Concrete Construction

January 15, 2009

Buildings are frequently generalized into two main categories based on their primary structural material, concrete or steel. In reality, most buildings are more of a composite construction – using concrete and steel both, where their characteristics can best be put to use. For example, almost all buildings have concrete foundations, owing to the economy of using concrete in compressive conditions. Likewise, almost all structural concrete is reinforced with steel bar, typically no less than 0.15% by volume.

Reinforced concrete (R/C) is also readily used to form columns, beams, walls and slabs. There are many advantages to using reinforced concrete as a total building system.

  1. Concrete aggregate is almost universally available, leading to reduced material costs in remote locations.
  2. Concrete is also fairly easy to work with.
  3. R/C slabs require much less depth than a steel floor system. For a typical span of around 20 ft. a R/C slab would be about 8” thick; an equivalent steel floor would be about double the depth. This allows designers to add more floors while maintaining same total building height – a major advantage in cities with height restrictions like Washington, DC, where nothing may be taller than the Washington Monument.
  4. R/C slabs can be supported by monolithically cast columns. This frees designers from having to place columns on a rectangular grid. This is especially applicable to residential developments with units of varied layouts. Designers may locate the columns in mechanical chases and other nooks and crannies hidden within interior partition walls.
  5. In super-tall buildings, occupant comfort is often the limiting factor. High winds can cause a building to sway uncomfortably. Owing to the shear volume of concrete used in solid structural walls, concrete buildings tend to be stiffer and therefore less prone to uncomfortable motion.

In March of 2008, I began work on a 6-story concrete apartment building in Chicago. The architectural floor plan incorporated several different unit layouts, and the architects wanted to hide the columns out of the sight of the residents. A concrete structure permitted the necessary freedom in column placement. Also, a vertically oriented mechanical system limited the need for large ducts to cut across the ceiling. Therefore, the architects could take advantage of the short floor-to-floor height and save façade material and construction costs.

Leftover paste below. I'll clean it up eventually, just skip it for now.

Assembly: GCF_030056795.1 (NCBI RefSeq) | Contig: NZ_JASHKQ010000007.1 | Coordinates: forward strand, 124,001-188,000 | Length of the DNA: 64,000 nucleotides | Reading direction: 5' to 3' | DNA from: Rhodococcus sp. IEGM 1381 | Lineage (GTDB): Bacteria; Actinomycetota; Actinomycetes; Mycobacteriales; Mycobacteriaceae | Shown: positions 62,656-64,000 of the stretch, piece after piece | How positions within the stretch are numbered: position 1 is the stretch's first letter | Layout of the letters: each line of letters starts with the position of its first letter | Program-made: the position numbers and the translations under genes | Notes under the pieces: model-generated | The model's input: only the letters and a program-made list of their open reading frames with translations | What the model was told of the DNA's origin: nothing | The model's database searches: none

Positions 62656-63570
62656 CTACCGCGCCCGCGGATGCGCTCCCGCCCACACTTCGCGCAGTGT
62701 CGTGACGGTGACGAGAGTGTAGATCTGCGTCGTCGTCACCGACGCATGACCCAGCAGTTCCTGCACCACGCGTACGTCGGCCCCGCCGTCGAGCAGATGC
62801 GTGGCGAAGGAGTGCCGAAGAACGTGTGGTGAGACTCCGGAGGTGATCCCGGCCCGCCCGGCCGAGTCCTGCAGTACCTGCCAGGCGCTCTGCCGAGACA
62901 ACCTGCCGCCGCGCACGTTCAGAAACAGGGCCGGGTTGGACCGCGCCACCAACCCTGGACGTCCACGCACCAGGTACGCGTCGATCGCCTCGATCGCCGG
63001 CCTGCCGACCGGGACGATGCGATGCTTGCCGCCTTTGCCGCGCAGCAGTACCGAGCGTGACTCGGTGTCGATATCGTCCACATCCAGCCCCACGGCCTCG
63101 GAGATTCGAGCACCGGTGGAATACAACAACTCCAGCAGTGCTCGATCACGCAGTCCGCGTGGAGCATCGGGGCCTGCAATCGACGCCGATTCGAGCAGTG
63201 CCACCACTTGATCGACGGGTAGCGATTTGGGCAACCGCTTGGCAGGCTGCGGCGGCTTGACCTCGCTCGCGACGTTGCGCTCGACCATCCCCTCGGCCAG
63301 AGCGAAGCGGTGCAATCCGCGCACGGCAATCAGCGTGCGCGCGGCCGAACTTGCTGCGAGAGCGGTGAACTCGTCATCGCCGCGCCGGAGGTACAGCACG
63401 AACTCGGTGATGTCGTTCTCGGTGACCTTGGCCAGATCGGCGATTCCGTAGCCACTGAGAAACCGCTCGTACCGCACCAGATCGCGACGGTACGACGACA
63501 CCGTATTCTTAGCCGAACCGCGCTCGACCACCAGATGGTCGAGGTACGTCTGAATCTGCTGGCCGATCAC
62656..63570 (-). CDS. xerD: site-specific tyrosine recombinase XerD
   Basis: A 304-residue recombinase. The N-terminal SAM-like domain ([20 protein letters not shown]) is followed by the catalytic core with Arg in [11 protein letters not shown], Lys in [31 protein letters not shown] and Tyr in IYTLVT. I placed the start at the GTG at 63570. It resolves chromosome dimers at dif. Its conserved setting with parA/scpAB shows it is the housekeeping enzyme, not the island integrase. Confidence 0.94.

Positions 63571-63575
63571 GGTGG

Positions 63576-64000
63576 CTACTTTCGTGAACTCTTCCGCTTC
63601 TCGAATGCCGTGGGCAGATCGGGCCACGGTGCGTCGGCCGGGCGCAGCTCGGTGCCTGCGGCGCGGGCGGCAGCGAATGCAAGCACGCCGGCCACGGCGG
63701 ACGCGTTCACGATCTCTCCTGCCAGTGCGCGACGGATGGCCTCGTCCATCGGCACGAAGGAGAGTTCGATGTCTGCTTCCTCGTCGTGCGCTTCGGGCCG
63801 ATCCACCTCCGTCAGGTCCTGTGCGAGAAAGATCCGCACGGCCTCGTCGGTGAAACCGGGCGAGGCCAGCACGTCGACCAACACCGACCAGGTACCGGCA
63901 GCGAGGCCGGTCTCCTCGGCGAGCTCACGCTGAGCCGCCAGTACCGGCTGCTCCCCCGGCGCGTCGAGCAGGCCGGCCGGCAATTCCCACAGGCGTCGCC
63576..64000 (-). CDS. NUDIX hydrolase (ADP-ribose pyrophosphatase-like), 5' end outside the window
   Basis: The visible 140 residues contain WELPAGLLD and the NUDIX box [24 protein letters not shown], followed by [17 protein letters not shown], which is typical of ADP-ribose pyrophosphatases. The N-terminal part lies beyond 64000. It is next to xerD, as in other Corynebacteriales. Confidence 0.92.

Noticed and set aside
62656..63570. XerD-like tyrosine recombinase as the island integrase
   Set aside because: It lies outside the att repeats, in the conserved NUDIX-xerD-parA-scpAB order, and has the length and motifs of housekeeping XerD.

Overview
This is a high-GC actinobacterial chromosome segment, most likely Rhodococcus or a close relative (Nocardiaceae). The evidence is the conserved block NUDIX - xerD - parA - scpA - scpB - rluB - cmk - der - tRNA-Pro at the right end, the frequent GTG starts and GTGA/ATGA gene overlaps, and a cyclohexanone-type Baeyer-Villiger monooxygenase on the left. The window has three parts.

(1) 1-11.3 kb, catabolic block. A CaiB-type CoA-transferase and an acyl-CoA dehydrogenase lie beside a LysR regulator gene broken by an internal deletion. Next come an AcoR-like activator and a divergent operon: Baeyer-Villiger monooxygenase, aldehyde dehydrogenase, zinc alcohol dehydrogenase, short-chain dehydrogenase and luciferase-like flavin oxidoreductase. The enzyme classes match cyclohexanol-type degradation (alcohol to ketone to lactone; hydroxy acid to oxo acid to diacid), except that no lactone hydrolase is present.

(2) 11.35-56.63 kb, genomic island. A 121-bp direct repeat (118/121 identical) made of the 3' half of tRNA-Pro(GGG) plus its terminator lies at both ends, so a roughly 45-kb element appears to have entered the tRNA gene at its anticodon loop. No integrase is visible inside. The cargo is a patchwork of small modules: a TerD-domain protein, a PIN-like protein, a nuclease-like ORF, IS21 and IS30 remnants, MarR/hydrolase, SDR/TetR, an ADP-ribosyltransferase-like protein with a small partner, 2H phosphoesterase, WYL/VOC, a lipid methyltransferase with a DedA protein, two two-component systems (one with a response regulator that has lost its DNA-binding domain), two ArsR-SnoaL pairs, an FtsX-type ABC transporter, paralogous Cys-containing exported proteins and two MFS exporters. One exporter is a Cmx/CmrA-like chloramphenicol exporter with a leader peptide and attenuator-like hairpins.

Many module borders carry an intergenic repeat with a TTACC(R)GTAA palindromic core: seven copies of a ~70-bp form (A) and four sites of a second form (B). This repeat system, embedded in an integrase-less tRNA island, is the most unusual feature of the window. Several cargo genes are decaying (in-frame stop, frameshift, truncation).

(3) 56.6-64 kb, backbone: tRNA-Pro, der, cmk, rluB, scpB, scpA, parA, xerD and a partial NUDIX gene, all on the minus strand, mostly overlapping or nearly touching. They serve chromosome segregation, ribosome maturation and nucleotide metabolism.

I made a few visits to the site to inspect the reinforcement layout. The structural drawings specify the size, length, quantity and location or rebar. Most slabs have a continuous bottom mat of regularly spaced rebar. A top layer of reinforcement is placed over columns and other areas of the slab that experience convex bending. Wire chairs are used to make sure that the reinforcement is placed at the correct depth. It’s important that all of the bars are properly supported and tied down, so that they’re not knocked out of place while crew places the concrete. This is a major concern when long tubes are used to convey the concrete to the pour location from the truck.

During my most recent trip to the site, I had the chance to watch the pouring of the concrete roof. A pump truck was used to lift the concrete up to the roof. The concrete then dropped straight down through a chute. An operator used a remote control to move the boom. Meanwhile, a team of laborers raked the concrete over the roof surface and into corners. There were a couple of workers with vibrators, which help the concrete consolidate into the forms. The biggest guys on the crew usually work the vibrators, which they carry around on their backs. Later, another set of skilled workers used screeds and fanning machines to level the surface of the concrete.

Building formwork and placing concrete is labor intensive. It can be backbreaking work, but only a few tasks require highly skilled workers. This makes cast-in-place concrete a very desirable building material for places with relatively low-cost labor. On the other hand, cast-in-place concrete is rarely used in countries, like Denmark, with very high labor costs. Fortunately, in Chicago, labor costs for steel and concrete construction are very competitive, so the building system is usually based on the architectural and engineering requirements of the project.

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